The pilot looked at me, obviously sceptical, but said nothing, and started out by giving me the courses to steer in points and half-points of compass, not in degrees. The hundreds of books on ships and sailing that I had consumed growing up during the war, a number of them in English, had made me familiar with the points system, so I responded without hesitation in repeating his orders – the pilot soon looked much more satisfied.
When my relief came up to take over after the first hour, the pilot told the captain: ”Keep the helmsman”. That was a right the pilots had, but rarely used – it resulted in my staying at the wheel continuously for five hours, until we tied up at the canal side to let an opposite convoy pass. Those hours remain – to this day – the greatest moment of my life. I had just passed 16 – I didn’t even have hairs on my chest. The captain was all smiles, too.
Trouble in Palestine
Our next trip turned out to be exciting (as well as historical) – we went to Haifa, that time in the British Mandate of Palestine. Israel did not yet exist, but British withdrawal was just around the corner. The Jewish resistance (Haganah) was preparing to take over and establish the new state of Israel, and was harassing the British continuously with bombs and sabotage. Haifa was the terminal of the oil pipeline from Iraq, and very important to the Brits.
Due to the continuous unrest ashore, we were not allowed to leave the ship. While we were anchored in the harbour waiting for a loading space, British warships kept dropping depth charges in the harbour area every 15 minutes to prevent frogmen saboteurs to sink us with limpet charges. ”Kollbjørg” was completely empty, without ballast, and with tank hatches open the ship was like a gigantic bass drum every time a depth charge went off.
Our cargo from Haifa went to Southampton – then another trip to Abadan – it was Christmas before we passed southbound through Suez With a new load of kerosene from Abadan we were ordered to Dublin.
Our stay i Dublin became quite an experience. I owned a small book of English song texts, and had learned some by heart, among them the Irish folk song Molly Malone. Irish pubs were never known for their reserve, neither for low noise levels, and as soon as the locals found that I could sing Molly Malone – all of it – I no longer had to pay for my drinks. The same happened the next night at a new pub up the street – I must have sung Molly Malone a hundred times those two nights. I believe that it is the only time my voice has brought me benefits.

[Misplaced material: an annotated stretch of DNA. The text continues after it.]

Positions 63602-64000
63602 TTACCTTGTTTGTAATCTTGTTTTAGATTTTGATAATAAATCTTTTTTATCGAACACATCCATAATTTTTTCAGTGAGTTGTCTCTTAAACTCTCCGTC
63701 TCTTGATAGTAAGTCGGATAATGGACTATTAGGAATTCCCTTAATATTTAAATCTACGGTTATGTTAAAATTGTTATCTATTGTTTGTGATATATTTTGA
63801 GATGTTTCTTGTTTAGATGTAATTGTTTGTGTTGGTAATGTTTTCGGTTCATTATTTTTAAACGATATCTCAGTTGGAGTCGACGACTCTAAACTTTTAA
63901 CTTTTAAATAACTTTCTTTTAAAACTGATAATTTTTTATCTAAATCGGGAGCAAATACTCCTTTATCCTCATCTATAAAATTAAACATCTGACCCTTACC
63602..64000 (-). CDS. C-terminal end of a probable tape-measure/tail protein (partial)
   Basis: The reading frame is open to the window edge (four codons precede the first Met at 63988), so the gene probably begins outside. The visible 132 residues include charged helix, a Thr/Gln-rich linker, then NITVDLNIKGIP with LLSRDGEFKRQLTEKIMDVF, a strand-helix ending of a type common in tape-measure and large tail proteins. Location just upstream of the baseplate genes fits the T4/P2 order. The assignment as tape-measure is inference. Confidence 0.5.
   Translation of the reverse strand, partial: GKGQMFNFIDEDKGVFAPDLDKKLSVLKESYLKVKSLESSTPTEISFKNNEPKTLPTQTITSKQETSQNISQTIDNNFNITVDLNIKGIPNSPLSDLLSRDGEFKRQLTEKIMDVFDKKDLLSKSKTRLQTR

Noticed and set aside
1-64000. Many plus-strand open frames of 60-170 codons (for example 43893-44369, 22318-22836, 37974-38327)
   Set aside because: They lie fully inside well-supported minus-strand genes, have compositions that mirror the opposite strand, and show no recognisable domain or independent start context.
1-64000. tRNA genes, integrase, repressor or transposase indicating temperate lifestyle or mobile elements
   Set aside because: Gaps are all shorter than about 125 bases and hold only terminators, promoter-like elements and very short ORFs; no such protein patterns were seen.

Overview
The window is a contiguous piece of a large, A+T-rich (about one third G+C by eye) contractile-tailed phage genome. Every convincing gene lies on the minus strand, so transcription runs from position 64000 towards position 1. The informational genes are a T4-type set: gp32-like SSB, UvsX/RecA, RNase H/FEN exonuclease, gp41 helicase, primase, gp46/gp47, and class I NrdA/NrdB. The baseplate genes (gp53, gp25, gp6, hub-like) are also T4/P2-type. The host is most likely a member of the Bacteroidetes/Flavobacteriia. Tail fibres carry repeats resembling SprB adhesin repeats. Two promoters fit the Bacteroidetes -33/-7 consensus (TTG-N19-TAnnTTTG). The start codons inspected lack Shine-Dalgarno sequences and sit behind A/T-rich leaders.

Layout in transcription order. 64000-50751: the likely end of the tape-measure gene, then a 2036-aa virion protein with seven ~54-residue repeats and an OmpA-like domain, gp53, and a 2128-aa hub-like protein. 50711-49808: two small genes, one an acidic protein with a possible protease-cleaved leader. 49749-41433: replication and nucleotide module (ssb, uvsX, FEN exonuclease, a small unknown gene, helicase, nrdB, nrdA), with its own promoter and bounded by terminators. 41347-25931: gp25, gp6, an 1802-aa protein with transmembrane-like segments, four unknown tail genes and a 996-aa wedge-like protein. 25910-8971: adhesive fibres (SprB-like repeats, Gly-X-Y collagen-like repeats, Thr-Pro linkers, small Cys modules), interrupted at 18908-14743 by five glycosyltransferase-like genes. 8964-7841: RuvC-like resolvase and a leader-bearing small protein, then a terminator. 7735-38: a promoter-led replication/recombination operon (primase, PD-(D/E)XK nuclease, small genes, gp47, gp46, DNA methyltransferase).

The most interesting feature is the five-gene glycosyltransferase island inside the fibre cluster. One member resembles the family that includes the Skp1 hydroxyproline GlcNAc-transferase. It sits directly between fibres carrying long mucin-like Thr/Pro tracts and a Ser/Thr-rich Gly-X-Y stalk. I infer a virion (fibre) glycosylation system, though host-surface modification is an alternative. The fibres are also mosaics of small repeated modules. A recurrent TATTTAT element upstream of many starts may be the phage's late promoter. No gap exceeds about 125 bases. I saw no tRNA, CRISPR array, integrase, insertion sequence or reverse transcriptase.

The rest of the winter and spring we went up and down between Abadan and North European ports, until we ended up in Hull and loaded a lot of pipes on deck: future steam coils in the tanks in order to convert to crude oil transport – then on to Antwerp. When we turned into June, I had been aboard for 19 months, and had 1500 kroner ($ 300) in a bank in Oslo. On June 25th, four of us signed off at the Norwegian consulate in Antwerp. The captain provided me with an extra bonus: He certified that I had served 19 months as a deck hand – that would be enough for me to sign on as OS (Ordinary Seaman – lettmatros) next time around.
We paid for a four-berth cheap passenger cabin on the ”Brabant”, a Fred Olsen passenger ship plying between Antwerp and Oslo – it was strange for us to be passengers for a change. (In a twist of fate, this happened to be the very same ship that brought my family and me the same stretch 12 years earlier, when we were passing through as refugees from the Spanish civil war).
Four days later we landed in Oslo, ad I took the train to Fredrikstad – I had wired ahead, so they were prepared. What my Mother was not prepared for was that I was 3 inches taller and 30 pounds heavier than when I left i November 1946 – no fat, all muscles – when I rang the bell at our home that day, it took some time before she recognised me .